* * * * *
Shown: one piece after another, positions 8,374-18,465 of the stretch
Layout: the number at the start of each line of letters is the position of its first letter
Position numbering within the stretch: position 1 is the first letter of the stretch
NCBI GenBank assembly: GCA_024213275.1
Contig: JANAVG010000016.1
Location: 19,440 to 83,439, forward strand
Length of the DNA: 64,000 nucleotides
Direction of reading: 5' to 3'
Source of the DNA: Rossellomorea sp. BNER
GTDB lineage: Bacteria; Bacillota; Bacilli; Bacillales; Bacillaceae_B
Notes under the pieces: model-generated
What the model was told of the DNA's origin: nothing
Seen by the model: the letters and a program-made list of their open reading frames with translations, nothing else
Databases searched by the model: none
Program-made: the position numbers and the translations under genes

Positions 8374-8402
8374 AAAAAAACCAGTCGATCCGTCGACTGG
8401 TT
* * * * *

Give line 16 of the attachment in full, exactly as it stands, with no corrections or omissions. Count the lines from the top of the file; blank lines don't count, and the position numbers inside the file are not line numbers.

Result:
Positions 8374-8402